You’ve no doubt seen the little brown boxes packed with healthy nibbles being delivered to colleagues around your office from When I saw a free box offer code on a friend’s Twitter stream, I thought I’d give it a try. On clicking through and signing up on the very easy to use site, you then learn that the offer is better still; first box free, second box half price. This alone must help combat the perennial problem of getting users to give their bank details in order to receive a free trial, particularly when the order value is comparatively low (£1.65 for my half priced box).

Having signed up and chosen my delivery day, my first email arrived. “Your box is on it’s way” read the subject line. It gave me the opportunity to rate the contents of my box and also mentioned a new product range that had me clicking through to the site to see what it was and chose whether I’d like it in a future box. Already, I was impressed – a great example of a welcome/confirmation message being used to drive further engagement.

When the box arrived, the packaging was great and there was a nicely personalized leaflet inside telling me all about the different snacks in my box. There were also little tear-out vouchers to give to friends offering them a free box, plus a £1 discount for me for each friend that took up the offer. Great use of offline paper vouchers being used as an MGM tool to drive people online and the rewarding of desired behaviour.

“Rate or slate today’s box” was the next email to arrive. This invited me to click through to the site to rate each of the four snacks that I’d received. It also invited me to post a free box offer code onto Facebook and Twitter for my friends. Prominent “Get in touch” and “FAQ” links reinforced the feeling of a real two-way dialogue. The next message I received was essentially another welcome message that reiterated the fact that I’d had my free box and that the next one was half price. It also pointed out site features such as the ability to change my delivery day, order additional boxes (nice upsell), browse and rate the range of snacks available and “gift” boxes to other people if I so chose.

Graze’s customer service is also superb. Emailed them a few weeks in as one box didn’t arrive. I had an email reply from a real person (not an autoreply) the same day apologizing and crediting my account with a free box. My only gripe, and trust me I’ve struggled to find fault, is the use of a “noreply” email address. From a company that is clearly up for a two-way conversation with their customers, this needs changing.

All in all, great product, great service and great integration of social media with email and offline promotion that should serve as a model for others to emulate.

Learn from the ones that got away

However engaging your email programme is, there will always be a proportion of people who no longer want to hear from you. I think that it is vitally important that you maintain a dialogue with your customers/subscribers for as long as possible, i.e. up until the final moment they leave you. Much in the same way as I hate the use of dialogue suppressing “no-reply” sender addresses, I really want to understand why people unsubscribe and learn from this to constantly improve my email communications.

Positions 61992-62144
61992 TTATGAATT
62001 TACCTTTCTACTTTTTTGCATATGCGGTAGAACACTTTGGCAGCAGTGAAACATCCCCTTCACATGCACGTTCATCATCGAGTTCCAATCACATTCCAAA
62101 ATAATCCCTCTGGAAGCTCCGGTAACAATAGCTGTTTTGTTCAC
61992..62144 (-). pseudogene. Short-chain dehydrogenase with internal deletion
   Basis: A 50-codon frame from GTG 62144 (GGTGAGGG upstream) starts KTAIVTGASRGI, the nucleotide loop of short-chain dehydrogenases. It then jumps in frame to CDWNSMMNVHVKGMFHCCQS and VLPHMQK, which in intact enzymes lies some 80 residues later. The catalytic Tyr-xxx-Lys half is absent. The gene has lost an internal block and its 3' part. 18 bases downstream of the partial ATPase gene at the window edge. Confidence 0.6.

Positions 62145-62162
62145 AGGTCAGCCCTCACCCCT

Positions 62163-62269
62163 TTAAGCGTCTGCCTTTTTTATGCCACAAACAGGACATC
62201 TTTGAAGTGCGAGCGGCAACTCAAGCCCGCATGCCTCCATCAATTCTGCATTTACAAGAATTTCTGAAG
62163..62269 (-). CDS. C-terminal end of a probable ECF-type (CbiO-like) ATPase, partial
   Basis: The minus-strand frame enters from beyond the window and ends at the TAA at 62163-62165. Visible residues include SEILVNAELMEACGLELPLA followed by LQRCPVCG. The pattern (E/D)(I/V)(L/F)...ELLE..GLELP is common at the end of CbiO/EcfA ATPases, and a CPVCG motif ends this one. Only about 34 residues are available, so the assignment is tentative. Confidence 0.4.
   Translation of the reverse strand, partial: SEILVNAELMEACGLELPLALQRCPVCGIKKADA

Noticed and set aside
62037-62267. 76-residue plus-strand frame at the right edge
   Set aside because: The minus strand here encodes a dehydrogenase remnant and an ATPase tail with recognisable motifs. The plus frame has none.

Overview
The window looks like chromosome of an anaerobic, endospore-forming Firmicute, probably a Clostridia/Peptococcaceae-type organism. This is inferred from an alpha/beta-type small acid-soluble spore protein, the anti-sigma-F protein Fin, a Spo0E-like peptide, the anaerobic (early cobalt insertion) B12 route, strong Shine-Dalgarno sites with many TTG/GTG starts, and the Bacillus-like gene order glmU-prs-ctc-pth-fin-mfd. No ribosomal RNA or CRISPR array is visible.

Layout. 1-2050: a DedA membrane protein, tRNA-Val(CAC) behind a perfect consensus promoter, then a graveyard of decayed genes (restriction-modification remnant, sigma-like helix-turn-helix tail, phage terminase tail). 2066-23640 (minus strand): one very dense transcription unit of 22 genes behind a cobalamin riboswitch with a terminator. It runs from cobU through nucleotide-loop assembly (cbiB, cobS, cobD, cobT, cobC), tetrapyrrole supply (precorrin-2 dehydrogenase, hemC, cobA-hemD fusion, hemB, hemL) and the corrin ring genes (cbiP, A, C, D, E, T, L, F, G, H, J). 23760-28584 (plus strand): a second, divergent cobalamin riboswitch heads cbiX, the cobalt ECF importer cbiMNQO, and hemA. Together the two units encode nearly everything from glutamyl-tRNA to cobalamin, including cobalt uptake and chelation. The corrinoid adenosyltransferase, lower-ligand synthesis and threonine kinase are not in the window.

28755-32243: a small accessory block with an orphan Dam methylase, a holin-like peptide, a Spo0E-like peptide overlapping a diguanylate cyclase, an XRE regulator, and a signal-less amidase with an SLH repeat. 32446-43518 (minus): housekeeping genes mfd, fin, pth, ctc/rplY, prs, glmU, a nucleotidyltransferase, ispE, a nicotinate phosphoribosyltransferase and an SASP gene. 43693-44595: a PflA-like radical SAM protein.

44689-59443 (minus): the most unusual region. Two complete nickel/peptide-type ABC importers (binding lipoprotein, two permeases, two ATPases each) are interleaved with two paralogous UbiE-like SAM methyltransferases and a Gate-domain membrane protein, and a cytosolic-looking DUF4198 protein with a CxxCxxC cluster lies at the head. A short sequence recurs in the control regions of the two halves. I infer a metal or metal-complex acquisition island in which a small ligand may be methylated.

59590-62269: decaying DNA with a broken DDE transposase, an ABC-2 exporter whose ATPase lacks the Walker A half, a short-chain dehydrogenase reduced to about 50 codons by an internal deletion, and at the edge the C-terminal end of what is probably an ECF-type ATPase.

It seems to me that we’re missing a trick when simply clicking unsubscribe is the end of the dialogue. We need to give people the opportunity to let us know why they are leaving. I’m not suggesting for a minute that we should complicate the unsubscribe process by forcing people to answer a series of questions before they are allowed to leave, rather that people are given the opportunity to leave feedback if they so choose. I’ve seen several brands lately that are starting to do this. For example, Firebox have a free form text entry box by the final unsubscribe button asking “Please tell us why you’re unsubscribing?”. While I appreciate that this will often be ignored, or filled with nonsense, there will be occasions when a constructive comment will give you an idea that really improves your email programme, plus you haven’t had to pay your agency to come up with it!

If you haven’t the time to trawl through the comments left, then a simple drop down of reasons for leaving will allow you to spot trends in unsubscribe motivations and adapt your communications to address them. The Times does this, with reasons such as relevancy, frequency, no time to read and didn’t meet expectations. Eurostar do something similar by offering a series of tick boxes to select your reason as well as a free form text box for comments.

Relevancy is a constant theme in email marketing, which brings me on to the Amazon unsubscribe process. It might be that the customer just wants to unsubscribe from one strand of your email programme. When I click unsubscribe from an Amazon email, it asks me whether it is just the “Home & Garden” emails I no longer want to receive rather than all. This is a great way to ensure that the consumer is getting what they want and not losing them unnecessarily.

It all comes back to the familiar theme of putting the customer at the centre of everything that you do and truly engaging in a two way dialogue.

Is Email really the new Direct Mail?

If the recent Borrell Associates report is to be believed, then “Direct mail has begun spiralling into what we believe is a precipitous decline from which it will never fully recover.” OK, we’re all familiar with email’s benefits over direct mail…cheaper, quicker, easier to measure, greener, etc. However, before we write off direct mail completely, research that we have carried out indicates that the way forward is really to use email in conjunction with direct mail and to give the consumer the choice as to how they want to hear from us.